Exhibited at Grand Parade & Final works
progression Exhibition for Photo Fringe Brighton 2016 / London?
Scale of the individual pictures –
Summary of work in progress
shadow defined is the interaction between light and surface – uniquely created in location, time and ((season (naturally occurring))
1. a dark area or shape produced by a body coming between rays of light and a surface.
“trees cast long shadows”
2. used in reference to proximity, ominous oppressiveness, or sadness and gloom.
“the shadow of war fell across Europe”
3rd person present: shadows
1. envelop in shadow; cast a shadow over.
“the market is shadowed by St Margaret’s church”
synonyms: overshadow, cast a shadow over, envelop in shadow, shade, block off the light to; More
2. follow and observe (someone) closely and secretly.
“he had been up all night shadowing a team of poachers”
synonyms: follow, trail, track, dog someone’s footsteps, keep watch on; More
211215 – disturbing reading
My approach is to subvert the reading of the photograph, both intrinsically and extrinsically. what Is meant is that the photograph should have
- settled in its abstract nature
- serene appearance of white (light in colour), pure, calm, peaceful, and untroubled; tranquil.
- in addition it be unclear what is being observed, almost familiar but not quite. Think in the same terms as a graphic artist – shapes but created by light – signifying confusion in the process of moving buildings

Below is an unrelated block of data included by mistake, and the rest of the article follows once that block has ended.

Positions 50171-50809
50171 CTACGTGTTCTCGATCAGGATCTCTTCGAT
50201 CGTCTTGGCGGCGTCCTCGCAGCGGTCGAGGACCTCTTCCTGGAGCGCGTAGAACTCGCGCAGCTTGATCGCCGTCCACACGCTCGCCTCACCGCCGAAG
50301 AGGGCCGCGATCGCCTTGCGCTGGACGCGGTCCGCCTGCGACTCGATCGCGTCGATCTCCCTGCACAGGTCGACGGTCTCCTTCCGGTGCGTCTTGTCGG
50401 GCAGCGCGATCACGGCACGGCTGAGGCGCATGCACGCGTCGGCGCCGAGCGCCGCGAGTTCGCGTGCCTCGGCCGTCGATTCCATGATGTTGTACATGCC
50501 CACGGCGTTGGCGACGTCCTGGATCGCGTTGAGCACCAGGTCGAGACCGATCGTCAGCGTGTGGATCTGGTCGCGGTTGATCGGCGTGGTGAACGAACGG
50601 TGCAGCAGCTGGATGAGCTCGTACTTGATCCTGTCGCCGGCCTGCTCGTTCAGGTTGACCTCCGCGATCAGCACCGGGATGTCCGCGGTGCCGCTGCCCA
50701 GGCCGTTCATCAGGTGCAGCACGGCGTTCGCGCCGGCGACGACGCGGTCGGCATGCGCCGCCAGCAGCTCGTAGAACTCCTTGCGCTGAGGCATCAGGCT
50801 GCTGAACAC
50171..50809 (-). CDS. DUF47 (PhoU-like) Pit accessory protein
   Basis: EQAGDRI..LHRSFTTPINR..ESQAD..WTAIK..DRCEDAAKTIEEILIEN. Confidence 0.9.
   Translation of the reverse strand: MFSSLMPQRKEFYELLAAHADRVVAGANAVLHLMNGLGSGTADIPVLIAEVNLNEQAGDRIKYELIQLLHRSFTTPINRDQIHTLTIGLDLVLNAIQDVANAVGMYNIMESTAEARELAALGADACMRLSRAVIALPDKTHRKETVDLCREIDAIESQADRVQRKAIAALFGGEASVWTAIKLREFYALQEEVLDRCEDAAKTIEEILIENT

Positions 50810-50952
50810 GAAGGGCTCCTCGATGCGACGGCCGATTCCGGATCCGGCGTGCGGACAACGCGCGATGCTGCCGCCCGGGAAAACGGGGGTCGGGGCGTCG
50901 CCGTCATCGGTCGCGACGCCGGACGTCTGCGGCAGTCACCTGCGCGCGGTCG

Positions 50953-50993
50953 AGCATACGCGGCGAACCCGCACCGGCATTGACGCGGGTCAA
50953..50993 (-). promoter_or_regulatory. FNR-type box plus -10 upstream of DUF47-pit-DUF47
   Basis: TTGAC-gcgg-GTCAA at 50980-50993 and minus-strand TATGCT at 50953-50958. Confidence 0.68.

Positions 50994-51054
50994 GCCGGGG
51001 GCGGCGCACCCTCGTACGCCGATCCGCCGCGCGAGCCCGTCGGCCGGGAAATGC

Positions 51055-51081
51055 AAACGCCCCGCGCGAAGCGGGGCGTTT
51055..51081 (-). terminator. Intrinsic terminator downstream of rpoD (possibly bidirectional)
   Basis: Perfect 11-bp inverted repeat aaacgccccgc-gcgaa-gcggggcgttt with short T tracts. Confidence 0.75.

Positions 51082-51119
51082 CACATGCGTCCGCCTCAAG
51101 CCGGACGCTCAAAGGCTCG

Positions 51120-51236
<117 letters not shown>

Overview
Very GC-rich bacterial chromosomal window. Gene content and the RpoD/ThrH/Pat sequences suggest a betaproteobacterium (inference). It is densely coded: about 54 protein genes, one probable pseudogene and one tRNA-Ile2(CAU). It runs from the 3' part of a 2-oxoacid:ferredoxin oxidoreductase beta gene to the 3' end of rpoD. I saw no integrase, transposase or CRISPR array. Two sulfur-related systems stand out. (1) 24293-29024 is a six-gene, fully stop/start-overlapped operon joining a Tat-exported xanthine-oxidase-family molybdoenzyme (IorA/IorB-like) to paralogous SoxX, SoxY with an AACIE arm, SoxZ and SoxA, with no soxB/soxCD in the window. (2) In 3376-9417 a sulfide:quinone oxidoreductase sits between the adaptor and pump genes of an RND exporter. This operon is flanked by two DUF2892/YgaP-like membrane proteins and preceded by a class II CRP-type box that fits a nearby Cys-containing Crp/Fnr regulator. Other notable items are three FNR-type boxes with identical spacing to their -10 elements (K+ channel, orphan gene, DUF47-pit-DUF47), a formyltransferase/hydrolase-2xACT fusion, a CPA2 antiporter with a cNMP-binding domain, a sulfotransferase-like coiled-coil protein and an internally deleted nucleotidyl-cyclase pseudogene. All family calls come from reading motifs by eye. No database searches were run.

represented in the diametrically opposed position of what is in fact happening. as follows:
211215 – disturbing (the) reading
Starting the put the work together firstly it started to suggest it own reading, than I asked why I should not be disturbing the reading of the image. nature of reading about the building is disturbing, the turbulence to come over the next semester is disturbing. I am disturbed.
I think the images would work best alone, rather than in pairs as set out.
Exhibition Places with a past -(lost property) Christian Boltanski
House (1993) was never intended as a permanent work – its physical manifestation of imposed absence demanded that it must disappear just as 193 Grove Road had before it. Maggie Grey on Rachel Whiteread
http://www.apollo-magazine.com/house (accessed 4th January 2016)
Boltanski takes advantage of the irredeemable sense of loss associated with memory processes… constantly reminding the viewer that what is seen is entirely constructed. He gently reminds us that there was never an original pure identity to the past we can mourn the loss of and while our recreations of the past may flicker or go out, our memory is a performance created in the moment, filtered through a million preconceptions and adaptations, a fragile action that needs constant attention and which speaks just as much of the present as it does of the past.
Rebecca Caines, ‘Christian Boltanski: Representation and the Performance of Memory’, Afterimage 32:1 2004: 4-5
to elevate the objects to the level of sculpture, singular, solitude.
3) Details of surfaces I like the way that a combination of images are starting to tell the story of the planes, I think I need to shoot continuing with this approach, creating the personalities with the planes by combining images?
1) This experiment is concerned with borrowed light; walls and planes made visible this in turn bring the space into our consciousness.